Prune archives in the SafetyNet when they are older than [xx] days
CCC will prune archives that were created more than "xx" days ago.
Prune archives in the SafetyNet when they are larger than [xx] GB
Starting with the most recent archive, CCC will determine the amount of disk space that each archive consumes. When the cumulative total exceeds the limit that you have imposed, CCC will prune the remaining, older archives. If the newest archive is larger than the limit that you have specified, that archive will be pruned in entirety.
Never prune archives in the SafetyNet
CCC will not automatically prune the contents of the "_CCC SafetyNet" folder at the root of the destination. Archived files may eventually consume all of the free space on the destination, so you should periodically delete older archive folders to maintain enough free space for future backups. You may delete the contents of the SafetyNet folder without harm to the rest of your backup set.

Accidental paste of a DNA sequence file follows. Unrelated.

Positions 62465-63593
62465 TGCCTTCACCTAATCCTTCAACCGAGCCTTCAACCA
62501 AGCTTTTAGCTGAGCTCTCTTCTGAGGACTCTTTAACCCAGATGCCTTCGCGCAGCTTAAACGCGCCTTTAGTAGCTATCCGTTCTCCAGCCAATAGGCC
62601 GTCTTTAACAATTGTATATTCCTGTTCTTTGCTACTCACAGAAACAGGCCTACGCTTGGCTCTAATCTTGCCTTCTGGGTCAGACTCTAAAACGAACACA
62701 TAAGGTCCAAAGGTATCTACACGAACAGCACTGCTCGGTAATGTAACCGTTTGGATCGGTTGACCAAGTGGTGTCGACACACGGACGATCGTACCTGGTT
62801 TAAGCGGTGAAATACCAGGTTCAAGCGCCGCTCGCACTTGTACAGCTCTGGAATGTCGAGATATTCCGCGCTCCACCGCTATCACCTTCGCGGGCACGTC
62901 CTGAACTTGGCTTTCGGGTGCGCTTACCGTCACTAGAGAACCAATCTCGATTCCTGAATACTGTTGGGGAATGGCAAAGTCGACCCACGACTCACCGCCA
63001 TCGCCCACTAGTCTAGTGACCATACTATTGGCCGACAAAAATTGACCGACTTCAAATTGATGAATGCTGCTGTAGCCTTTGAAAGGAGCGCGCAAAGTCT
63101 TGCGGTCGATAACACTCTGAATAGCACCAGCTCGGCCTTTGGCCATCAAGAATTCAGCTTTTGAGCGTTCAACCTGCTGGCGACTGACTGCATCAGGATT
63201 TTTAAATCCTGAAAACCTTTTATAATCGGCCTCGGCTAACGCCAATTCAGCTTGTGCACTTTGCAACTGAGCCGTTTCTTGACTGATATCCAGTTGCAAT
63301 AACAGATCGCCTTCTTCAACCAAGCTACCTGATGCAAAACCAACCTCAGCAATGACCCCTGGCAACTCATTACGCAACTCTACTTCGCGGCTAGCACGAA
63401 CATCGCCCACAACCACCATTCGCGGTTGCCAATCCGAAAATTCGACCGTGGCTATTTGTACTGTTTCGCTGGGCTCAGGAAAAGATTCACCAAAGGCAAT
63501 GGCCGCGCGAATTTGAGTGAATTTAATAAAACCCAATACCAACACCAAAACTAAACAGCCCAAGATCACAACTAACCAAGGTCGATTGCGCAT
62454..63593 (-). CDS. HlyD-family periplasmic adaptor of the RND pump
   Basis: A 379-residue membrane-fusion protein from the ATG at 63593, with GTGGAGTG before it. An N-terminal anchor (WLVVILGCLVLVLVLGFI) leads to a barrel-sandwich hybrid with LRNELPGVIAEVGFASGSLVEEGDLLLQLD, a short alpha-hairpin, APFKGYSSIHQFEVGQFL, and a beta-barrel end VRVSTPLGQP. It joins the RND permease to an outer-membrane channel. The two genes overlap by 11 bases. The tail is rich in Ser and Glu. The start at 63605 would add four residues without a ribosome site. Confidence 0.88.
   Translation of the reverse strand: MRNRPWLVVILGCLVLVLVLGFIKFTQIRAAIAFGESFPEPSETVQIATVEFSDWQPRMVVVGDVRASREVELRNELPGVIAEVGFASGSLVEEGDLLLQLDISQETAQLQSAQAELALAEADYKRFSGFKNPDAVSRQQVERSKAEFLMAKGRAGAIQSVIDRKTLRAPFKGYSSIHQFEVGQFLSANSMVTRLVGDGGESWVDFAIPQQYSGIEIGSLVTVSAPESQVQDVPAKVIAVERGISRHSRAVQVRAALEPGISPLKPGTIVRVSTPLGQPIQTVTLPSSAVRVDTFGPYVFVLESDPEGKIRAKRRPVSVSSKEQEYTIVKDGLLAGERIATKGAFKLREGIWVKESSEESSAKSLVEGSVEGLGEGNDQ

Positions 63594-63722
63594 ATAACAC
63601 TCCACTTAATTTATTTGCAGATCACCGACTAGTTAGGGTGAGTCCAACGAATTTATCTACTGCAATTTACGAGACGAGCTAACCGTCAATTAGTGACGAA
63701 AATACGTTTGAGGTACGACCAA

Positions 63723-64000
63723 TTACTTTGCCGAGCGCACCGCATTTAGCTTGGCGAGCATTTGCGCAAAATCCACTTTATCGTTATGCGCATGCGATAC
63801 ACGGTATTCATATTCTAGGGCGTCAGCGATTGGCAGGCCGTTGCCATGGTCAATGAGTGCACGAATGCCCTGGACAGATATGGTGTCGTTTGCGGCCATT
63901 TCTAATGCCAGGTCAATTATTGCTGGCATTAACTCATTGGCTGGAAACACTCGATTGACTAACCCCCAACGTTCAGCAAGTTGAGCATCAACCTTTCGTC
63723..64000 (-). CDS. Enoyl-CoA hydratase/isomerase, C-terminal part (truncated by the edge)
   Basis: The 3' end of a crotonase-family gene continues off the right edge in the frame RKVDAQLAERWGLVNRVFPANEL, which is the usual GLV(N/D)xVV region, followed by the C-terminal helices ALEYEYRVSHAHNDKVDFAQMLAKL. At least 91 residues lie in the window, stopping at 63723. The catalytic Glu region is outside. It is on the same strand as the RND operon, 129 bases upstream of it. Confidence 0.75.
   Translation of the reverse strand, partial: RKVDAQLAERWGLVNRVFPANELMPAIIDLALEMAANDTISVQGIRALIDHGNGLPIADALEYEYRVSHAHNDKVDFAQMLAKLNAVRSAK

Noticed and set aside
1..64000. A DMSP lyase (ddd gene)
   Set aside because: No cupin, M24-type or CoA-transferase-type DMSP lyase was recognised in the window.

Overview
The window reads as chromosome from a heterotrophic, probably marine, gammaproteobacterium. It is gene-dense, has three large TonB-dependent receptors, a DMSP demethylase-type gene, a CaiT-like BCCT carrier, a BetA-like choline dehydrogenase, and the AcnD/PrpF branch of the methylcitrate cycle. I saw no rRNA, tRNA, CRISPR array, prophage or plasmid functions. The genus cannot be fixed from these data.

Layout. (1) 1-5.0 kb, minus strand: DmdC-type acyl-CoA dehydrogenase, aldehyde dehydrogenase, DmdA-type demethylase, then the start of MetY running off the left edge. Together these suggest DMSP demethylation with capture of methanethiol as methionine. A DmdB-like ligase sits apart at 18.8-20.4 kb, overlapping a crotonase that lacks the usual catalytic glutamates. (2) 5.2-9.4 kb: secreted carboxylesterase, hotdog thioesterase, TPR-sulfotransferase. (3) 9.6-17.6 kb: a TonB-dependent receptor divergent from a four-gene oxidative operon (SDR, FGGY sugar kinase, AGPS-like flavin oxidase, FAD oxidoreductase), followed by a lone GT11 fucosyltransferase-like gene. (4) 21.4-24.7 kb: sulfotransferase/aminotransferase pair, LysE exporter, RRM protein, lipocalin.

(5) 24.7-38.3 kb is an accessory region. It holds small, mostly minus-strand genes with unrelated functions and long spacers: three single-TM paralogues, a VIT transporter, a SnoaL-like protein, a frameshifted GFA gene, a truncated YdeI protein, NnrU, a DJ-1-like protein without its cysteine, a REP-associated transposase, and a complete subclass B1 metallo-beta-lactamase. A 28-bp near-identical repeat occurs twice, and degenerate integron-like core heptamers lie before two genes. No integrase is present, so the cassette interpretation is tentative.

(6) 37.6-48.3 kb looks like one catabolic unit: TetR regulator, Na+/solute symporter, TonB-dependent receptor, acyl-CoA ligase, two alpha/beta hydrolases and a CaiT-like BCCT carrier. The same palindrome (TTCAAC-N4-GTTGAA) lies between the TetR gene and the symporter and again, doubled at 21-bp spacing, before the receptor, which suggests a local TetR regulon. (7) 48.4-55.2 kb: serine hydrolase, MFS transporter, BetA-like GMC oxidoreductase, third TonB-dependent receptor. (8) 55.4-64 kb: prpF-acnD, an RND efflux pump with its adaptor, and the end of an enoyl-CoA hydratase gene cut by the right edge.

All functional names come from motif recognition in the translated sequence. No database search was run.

The purpose of CCC's SafetyNet pruning is to make space for additional backups. CCC also avoids pruning items that were very recently archived — after all, it wouldn't make sense to archive an item on the destination, them immediately delete it. To accommodate both of these goals, CCC prunes archives within the SafetyNet before the backup task runs. Pruning the SafetyNet immediately before copying files gives a greater level of assurance that the requested amount of free space (for example) will be available for the current backup. Be sure to consider this detail when specifying your SafetyNet pruning settings. If you want to retain additional space on your backup volume beyond what is required for your CCC backups, specify more liberal limits (e.g. 100GB of free space rather than 25GB).